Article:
Where Is the World's Next Meal Coming From? The Netherlands
WHY YOU SHOULD CARE
The U.S. is still the world’s biggest agricultural exporter. But in second place is the little country that could.
By Ingeborg van Lieshout
Welcome to the Port of Rotterdam, the very definition of bustling. It’s Europe’s busiest seaport, taking in more than twice as much daily cargo as the next biggest European port, Antwerp, Belgium. From here, Dutch producers ship ornamental flowers (some stereotypes are true!) and an increasing amount of baby milk powder to China. Fruit unloaded here will be driven and ferried around the EU.
A lot of food is unloaded here from incoming ships — an estimated 120 containers of agricultural products come into the port every day. But it’s not all bound for Dutch tables. In fact …
The Netherlands is the second-largest agricultural exporter in the world after the United States, which has 221 times more agricultural area than the Netherlands.
While the Netherlands has been a major food exporter for many years, its production continues to rise — it increased 7 percent between 2016 and 2017, and 25 percent between 2010 and 2017, according to the Dutch Ministry of Agriculture, though it rose just 0.2 percent between 2017 and 2018. The U.S., meanwhile, increased its agricultural exports 4 percent year on year in the first 10 months of 2018 … though its agricultural exports in October 2018 alone were the lowest for any October since 2011, according to USDA data. The Netherlands saw $104.6 billion in agricultural exports in 2017, compared to the U.S.’s $140.5 billion.
The Netherlands put an emphasis on agricultural production in the post-World War II era, following the Hongerwinter of 1944, when famine killed an estimated 22,000 people. Now the country comes first on Oxfam’s Global Food Index, indicating that its citizens, who are now the world’s tallest on average, get enough to eat and have access to healthy food. But with an increased emphasis on sustainability — and skepticism of efficiency above all else — Dutch farming has seen major strides in problem areas like antibiotic use in livestock, which saw its use in veterinary medicine decrease by a third between 1999 and 2015.
More than that, the Netherlands is making great strides when it comes to the food of the future — technology that isn’t likely to stay in the Netherlands but could instead help the world feed itself. “The Dutch have the most productive, efficient and innovative food production system in the world, forced by lack of space,” explains His Royal Highness Constantijn Van Oranje, brother of Dutch King Willem-Alexander and a special envoy for Dutch business accelerator StartupDelta. “Our next challenge is to make this sector a global agritech exporter and leader in building fully circular sustainable food supply chains.”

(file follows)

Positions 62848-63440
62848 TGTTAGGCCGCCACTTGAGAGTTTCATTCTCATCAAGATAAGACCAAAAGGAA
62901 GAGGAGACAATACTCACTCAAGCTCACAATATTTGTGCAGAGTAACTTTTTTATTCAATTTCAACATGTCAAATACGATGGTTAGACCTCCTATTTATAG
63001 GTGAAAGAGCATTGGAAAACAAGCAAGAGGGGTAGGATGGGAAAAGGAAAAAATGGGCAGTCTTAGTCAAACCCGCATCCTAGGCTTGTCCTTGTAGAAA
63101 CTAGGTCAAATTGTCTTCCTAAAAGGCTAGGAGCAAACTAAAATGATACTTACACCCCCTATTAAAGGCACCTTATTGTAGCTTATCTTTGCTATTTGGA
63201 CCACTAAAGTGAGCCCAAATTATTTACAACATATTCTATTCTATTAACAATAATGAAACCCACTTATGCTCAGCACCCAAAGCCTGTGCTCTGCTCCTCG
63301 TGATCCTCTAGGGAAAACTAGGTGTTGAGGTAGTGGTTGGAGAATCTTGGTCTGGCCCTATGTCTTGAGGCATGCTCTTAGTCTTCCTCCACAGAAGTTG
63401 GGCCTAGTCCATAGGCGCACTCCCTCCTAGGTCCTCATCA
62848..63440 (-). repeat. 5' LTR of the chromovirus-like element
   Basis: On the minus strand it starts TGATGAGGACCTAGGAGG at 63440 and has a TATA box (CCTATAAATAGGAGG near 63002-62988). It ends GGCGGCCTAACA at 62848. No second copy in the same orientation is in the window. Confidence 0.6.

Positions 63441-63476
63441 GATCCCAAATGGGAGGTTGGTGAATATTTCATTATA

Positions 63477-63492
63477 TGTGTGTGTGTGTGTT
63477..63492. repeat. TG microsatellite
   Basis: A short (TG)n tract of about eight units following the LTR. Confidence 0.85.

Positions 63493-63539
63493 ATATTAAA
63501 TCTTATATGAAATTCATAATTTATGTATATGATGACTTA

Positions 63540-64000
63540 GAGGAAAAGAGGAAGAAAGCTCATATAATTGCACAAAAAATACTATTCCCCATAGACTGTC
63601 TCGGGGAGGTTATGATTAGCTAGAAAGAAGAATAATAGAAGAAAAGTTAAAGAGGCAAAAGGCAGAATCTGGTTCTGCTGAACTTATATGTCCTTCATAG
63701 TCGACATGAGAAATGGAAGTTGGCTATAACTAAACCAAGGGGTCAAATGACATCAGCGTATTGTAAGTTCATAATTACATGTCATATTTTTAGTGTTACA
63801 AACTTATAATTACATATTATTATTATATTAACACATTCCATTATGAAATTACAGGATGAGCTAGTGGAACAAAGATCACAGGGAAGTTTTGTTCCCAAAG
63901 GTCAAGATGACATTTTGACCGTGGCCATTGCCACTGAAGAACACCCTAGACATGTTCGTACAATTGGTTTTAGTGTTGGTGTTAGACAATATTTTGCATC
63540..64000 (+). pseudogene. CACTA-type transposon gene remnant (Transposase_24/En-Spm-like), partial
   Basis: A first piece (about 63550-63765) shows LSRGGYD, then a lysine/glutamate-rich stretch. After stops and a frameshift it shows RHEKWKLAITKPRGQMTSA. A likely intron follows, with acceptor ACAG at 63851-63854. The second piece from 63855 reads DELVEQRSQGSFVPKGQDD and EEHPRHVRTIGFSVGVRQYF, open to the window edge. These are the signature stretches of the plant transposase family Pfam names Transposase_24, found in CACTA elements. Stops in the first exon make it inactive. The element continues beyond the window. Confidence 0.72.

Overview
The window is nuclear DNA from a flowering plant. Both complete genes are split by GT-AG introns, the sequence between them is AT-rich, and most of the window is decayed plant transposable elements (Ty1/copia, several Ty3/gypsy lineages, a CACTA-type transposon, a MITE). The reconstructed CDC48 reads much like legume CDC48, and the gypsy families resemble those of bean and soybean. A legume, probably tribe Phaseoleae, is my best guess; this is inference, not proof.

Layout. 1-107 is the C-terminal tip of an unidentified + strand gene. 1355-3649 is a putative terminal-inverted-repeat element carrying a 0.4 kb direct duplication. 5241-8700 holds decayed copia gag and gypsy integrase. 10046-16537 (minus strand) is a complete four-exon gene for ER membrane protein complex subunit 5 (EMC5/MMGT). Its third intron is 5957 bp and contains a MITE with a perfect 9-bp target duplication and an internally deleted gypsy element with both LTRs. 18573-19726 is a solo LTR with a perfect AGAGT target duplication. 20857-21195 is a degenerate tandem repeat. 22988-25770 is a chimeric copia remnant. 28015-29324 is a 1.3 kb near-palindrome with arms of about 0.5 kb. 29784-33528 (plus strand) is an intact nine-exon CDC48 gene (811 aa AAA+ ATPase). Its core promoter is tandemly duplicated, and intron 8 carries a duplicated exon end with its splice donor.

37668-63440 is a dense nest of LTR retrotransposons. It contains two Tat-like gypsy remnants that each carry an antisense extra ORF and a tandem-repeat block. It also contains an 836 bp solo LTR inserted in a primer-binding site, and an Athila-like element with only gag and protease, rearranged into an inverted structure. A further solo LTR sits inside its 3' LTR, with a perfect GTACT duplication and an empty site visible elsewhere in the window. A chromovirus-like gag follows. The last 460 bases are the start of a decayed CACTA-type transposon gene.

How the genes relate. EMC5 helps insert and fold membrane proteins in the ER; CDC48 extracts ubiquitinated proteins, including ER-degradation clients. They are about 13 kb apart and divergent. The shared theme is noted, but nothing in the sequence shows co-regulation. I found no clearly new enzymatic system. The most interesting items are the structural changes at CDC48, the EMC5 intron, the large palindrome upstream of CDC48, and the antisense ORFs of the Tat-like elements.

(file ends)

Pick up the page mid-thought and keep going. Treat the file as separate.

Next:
And they’re doing just that. For example: Raising livestock takes an enormous amount of arable land and clean water, but Dutch startup Mosa Meat raised $8.5 million last year to develop a process that grows meat in a lab using animal cells rather than butchering in a traditional way. Five years ago, they created a hamburger — one that they estimate cost $330,000 to produce. Now they say the individual patties, which are expected to be on the market in 2021, should cost less than $10 each. “The taste of in-vitro meat … ” explains founder Mark Post, a Professor of Vascular Physiology at Maastricht University, “ … is exactly the same as ordinary meat.” If it catches on, it could drastically reduce greenhouse gas emissions, 15 percent of which are produced by animal agriculture.
And from meat to potatoes: Last month, Dutch potato breeding company Solynta announced that it has instituted a hybrid breeding program for the crop that will allow it to swiftly select for favorable traits. Solynta’s aim is to make potato growing seed-based — potatoes are currently grown from seed tubers — which they say will allow a 25-gram bag of seeds to do the work now being done by 2,500-kilo shipments of tubers. The Netherlands is the world’s biggest exporter of potatoes, but Solynta’s seeds, which they say are resistant to blight, could make potato production scalable in times of famine, as well as reducing the amount of time it takes to breed new varieties by 60 percent.
Even the Port of Rotterdam itself is getting in on the food innovation action.
- Ingeborg van Lieshout, OZY Author Contact Ingeborg van Lieshout